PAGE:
The subject matter of the present invention is described with specificity herein to meet statutory requirements. However, the description itself is not intended to limit the scope of this patent. Rather, the inventors have contemplated that the claimed subject matter might also be embodied in other ways, to include different steps or combinations of steps similar to the ones described in this document, in conjunction with other present or future technologies. Moreover, although the terms “step” and/or “block” might be used herein to connote different elements of methods employed, the terms should not be interpreted as implying any particular order among or between various steps herein disclosed unless and except when the order of individual steps is explicitly stated.

Embodiments of the present invention are directed methods, computer systems and computer readable media for receiving data from infusion pumps in a healthcare setting and displaying the data on a user device. Centralized clinician views are provided to manage individual and multiple patient infusions. Embodiments provide near real-time graphical displays of infusion data to clinicians on separate user devices. In addition, near real-time graphical displays of patient physiologic data is displayed simultaneously to a clinician along with the infusion data. This allows for clinician verification of the infusion data received to be completed within context of the patient's hemodynamic and vital sign documentation.

Embodiments of the present invention enable clinician to select protocols, presenting and recording data relevant to a treatment a patient is receiving. A user interface is operable for selecting multiple items that can be signed or edited with additional information, as necessary.

Embodiments of the present invention remove a clinician, such as nurse, from being the integrator of devices and data. Pro-active infusion volume status and alerts are provided in near real-time to both clinicians and pharmacists increasing nursing and pharmacy efficiency.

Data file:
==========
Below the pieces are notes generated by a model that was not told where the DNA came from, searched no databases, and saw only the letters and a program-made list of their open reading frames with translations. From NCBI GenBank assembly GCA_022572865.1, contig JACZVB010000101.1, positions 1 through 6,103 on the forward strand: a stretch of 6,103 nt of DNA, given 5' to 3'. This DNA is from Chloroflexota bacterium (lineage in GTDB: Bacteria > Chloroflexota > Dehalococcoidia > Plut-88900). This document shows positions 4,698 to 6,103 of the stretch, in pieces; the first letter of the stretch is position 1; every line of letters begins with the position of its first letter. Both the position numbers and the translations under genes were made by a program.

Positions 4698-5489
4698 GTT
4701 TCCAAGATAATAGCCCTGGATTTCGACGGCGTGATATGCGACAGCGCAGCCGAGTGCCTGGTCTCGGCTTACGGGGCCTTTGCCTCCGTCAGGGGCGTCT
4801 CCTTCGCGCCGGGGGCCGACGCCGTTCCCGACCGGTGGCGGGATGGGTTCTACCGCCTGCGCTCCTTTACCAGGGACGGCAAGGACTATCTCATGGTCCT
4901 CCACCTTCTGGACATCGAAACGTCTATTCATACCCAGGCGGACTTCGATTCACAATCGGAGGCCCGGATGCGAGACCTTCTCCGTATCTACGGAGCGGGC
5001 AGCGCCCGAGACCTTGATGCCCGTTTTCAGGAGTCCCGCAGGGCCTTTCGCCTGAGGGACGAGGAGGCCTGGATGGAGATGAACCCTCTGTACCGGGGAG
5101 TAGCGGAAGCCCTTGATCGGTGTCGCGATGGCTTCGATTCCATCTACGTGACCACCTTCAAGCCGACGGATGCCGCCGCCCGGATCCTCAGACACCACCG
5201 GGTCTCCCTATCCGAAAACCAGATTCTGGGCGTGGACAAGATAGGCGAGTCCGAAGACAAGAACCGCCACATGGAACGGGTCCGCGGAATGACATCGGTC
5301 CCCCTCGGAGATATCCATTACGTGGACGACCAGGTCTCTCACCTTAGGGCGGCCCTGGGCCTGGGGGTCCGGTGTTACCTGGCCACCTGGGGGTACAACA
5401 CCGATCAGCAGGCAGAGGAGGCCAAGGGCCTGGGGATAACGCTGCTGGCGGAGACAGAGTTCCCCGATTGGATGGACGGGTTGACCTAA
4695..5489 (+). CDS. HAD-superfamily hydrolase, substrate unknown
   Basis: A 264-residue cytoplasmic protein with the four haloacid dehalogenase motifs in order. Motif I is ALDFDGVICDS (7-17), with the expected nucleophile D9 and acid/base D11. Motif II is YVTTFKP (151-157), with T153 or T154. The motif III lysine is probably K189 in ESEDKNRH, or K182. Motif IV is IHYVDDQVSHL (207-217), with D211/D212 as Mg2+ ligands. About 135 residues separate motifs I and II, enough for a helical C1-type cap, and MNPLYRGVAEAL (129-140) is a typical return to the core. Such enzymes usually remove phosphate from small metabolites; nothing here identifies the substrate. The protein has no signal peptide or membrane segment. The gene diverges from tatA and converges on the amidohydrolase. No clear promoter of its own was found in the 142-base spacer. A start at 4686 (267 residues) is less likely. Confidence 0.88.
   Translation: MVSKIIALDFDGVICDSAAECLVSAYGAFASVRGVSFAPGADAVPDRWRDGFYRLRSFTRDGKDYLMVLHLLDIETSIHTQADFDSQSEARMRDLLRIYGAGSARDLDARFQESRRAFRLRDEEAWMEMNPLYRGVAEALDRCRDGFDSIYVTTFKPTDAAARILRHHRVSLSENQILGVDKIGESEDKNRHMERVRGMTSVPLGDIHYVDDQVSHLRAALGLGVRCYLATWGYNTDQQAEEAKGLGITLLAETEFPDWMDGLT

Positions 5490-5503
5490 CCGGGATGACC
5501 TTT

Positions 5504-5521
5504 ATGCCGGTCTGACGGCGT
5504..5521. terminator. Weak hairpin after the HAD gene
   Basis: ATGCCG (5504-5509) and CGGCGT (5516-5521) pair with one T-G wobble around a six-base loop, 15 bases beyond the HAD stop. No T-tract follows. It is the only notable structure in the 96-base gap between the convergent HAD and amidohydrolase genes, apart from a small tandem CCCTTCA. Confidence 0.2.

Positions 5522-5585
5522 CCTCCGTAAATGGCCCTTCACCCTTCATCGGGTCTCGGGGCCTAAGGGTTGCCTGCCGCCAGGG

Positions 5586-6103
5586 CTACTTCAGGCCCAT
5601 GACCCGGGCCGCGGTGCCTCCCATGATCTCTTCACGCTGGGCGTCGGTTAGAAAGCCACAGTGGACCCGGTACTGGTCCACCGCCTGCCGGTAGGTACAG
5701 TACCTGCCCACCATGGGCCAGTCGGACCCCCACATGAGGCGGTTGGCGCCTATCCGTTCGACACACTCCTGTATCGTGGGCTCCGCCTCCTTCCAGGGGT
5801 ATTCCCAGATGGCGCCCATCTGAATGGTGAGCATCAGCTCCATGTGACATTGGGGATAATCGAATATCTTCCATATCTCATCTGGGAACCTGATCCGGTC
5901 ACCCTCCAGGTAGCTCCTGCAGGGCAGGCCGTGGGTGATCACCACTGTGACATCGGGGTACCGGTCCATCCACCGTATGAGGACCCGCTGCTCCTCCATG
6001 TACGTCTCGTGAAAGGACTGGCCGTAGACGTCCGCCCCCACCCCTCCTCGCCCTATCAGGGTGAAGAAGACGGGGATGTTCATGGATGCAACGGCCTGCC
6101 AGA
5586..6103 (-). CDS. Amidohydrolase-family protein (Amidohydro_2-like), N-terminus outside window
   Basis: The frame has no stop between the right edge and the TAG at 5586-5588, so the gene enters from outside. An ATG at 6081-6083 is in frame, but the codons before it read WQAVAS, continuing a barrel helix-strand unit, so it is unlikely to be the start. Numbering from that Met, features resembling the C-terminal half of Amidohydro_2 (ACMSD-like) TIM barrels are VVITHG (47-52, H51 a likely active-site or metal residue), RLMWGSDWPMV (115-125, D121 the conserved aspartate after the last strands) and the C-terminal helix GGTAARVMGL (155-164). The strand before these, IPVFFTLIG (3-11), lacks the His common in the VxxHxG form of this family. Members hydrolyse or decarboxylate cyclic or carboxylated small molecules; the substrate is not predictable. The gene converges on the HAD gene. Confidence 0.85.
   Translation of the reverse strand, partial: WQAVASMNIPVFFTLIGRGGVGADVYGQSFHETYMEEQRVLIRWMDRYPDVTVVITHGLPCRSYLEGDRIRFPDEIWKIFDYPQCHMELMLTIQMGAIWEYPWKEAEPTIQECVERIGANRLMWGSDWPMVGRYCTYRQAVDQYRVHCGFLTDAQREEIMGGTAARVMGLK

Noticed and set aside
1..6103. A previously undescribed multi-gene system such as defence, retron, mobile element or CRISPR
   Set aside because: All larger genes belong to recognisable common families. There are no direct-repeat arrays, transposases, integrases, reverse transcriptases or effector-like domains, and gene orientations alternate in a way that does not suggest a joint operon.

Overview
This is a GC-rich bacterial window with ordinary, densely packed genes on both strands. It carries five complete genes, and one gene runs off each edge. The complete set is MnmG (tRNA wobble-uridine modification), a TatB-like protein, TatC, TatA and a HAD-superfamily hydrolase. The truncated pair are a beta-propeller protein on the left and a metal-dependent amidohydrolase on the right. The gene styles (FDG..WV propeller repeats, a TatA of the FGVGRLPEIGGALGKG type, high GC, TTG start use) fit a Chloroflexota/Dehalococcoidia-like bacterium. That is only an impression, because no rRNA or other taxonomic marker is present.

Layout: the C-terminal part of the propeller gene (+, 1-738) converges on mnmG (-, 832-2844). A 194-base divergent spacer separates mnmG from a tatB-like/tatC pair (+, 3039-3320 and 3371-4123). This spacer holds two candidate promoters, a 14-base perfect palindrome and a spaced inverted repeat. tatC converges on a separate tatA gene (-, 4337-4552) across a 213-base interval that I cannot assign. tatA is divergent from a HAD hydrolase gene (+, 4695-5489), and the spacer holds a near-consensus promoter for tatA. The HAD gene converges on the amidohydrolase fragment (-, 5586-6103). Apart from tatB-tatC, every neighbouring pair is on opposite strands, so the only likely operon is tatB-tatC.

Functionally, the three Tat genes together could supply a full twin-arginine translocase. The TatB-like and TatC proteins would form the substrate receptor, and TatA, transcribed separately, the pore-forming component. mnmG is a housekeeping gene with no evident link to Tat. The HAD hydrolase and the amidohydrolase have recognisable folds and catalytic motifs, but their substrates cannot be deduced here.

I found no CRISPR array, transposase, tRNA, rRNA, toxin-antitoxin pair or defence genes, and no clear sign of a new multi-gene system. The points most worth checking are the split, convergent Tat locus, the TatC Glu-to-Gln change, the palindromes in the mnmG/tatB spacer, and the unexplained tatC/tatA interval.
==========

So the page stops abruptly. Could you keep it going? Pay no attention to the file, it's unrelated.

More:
Having briefly described embodiments of the present invention, an exemplary operating environment suitable for use in implementing embodiments of the present invention is described below. Referring to FIG. 1 an exemplary computing environment (e.g., medical-information computing-system environment) with which embodiments of the present invention may be implemented is illustrated and designated generally as reference numeral 20. The computing environment 20 is merely an example of one suitable computing environment and is not intended to suggest any limitation as to the scope of use or functionality of the invention. Neither should the computing environment 20 be interpreted as having any dependency or requirement relating to any single component or combination of components illustrated therein.

The present invention might be operational with numerous other general purpose or special purpose computing system environments or configurations. Examples of well-known computing systems, environments, and/or configurations that might be suitable for use with the present invention include personal computers, server computers, hand-held or laptop devices, multiprocessor systems, microprocessor-based systems, set top boxes, programmable consumer electronics, network PCs, minicomputers, mainframe computers, distributed computing environments that include any of the above-mentioned systems or devices, and the like.